https://doi.org/10.1371/journal.pone.0087713.g001

thumbnail
Table 1. F-values of three-way ANOVA for effects of water regime (WR), percent coverage of biological soil crusts (BSCs), neighboring plants (NP) and their interactions on the relative interaction index (RII) of the target species of Artemisia ordosica, Artemisia sphaerocephala, Chloris virgata and Setaria viridis.

https://doi.org/10.1371/journal.pone.0087713.t001

Interactive effect between BSCs coverage and water regime on plant interactions

Water regime and BSCs coverage had a significant interactive effect on the RII value for A. sphaerocephala, C. virgata and S. viridis (Table 1). Under low and high simulated rainfall conditions, BSCs coverage decreased the RII value for C. virgata, while it significantly increased the RII value under medium simulated rainfall condition (Figure 2); BSCs coverage also decreased the RII value for S. viridis under high simulated rainfall condition, but no significant effect was observed under low and medium simulated rainfall conditions. Furthermore, under medium simulated rainfall condition, neighbor plant had a facilitative effect for C. virgata when BSCs coverage was 100% (RII>0) (Figure 2).

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Figure 2. Relative interaction index (RII) (mean ± SE, n = 28) of Artemisia ordosica, Artemisia sphaerocephala, Chloris virgata and Setaria viridis in different treatments of simulated rainfall and biological soil crusts (BSCs) coverage.

The plant interaction is (positive) facilitative as RII>0, (negative) competitive as RII<0 and neutral as RII = 0. A greater absolute value of RII indicates a greater intensity of plant interaction. Different letters indicate significant difference at P<0.05.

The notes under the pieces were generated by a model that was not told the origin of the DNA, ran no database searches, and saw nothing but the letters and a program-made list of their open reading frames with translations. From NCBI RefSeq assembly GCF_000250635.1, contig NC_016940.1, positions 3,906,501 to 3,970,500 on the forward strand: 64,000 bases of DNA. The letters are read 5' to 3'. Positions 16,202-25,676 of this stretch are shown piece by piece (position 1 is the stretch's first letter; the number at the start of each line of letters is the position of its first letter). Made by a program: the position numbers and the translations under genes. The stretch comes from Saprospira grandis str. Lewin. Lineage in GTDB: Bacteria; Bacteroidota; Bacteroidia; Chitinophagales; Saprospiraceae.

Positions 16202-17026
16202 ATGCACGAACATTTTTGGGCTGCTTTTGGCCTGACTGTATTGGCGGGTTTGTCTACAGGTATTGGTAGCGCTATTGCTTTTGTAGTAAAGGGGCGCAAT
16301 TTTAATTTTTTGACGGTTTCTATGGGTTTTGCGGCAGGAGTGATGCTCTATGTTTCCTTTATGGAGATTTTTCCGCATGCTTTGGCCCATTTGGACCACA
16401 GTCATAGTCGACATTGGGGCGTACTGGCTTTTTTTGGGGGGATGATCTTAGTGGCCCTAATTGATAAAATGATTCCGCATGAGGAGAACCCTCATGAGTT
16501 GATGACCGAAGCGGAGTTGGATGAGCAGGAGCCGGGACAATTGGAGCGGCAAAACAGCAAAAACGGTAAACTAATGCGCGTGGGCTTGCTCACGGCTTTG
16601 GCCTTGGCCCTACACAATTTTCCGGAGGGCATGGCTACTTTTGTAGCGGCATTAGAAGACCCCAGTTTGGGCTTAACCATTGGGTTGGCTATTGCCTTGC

https://doi.org/10.1371/journal.pone.0087713.g002

Plant inter- and intra-specific interactions

For all the pairwise combinations of the four plant species studied here, neighbor plant species had significant influences on the RII value (Table 1), while they had no effect on plant interaction direction except for inter-specific interaction between plants of C. virgata and the neighbor plant S. viridis (Figure 3). As a neighbor species, A. sphaerocephala had a minor effect on all four target plant species as indicated by a higher RII value, while C. virgata intensified the competitive effect on the four target species except for A. sphaerocephala with the lowest RII value (Figure 3).

thumbnail
Figure 3. Relative interaction index (RII) (mean ± SE, n = 63) of Artemisia ordosica, Artemisia sphaerocephala, Chloris virgata and Setaria viridis with different neighboring plant species.

The plant interaction is (positive) facilitative as RII>0, (negative) competitive as RII<0 and neutral as RII = 0. A greater absolute value of RII indicates a greater intensity of plant interaction. Different letters indicate significant difference at P<0.05.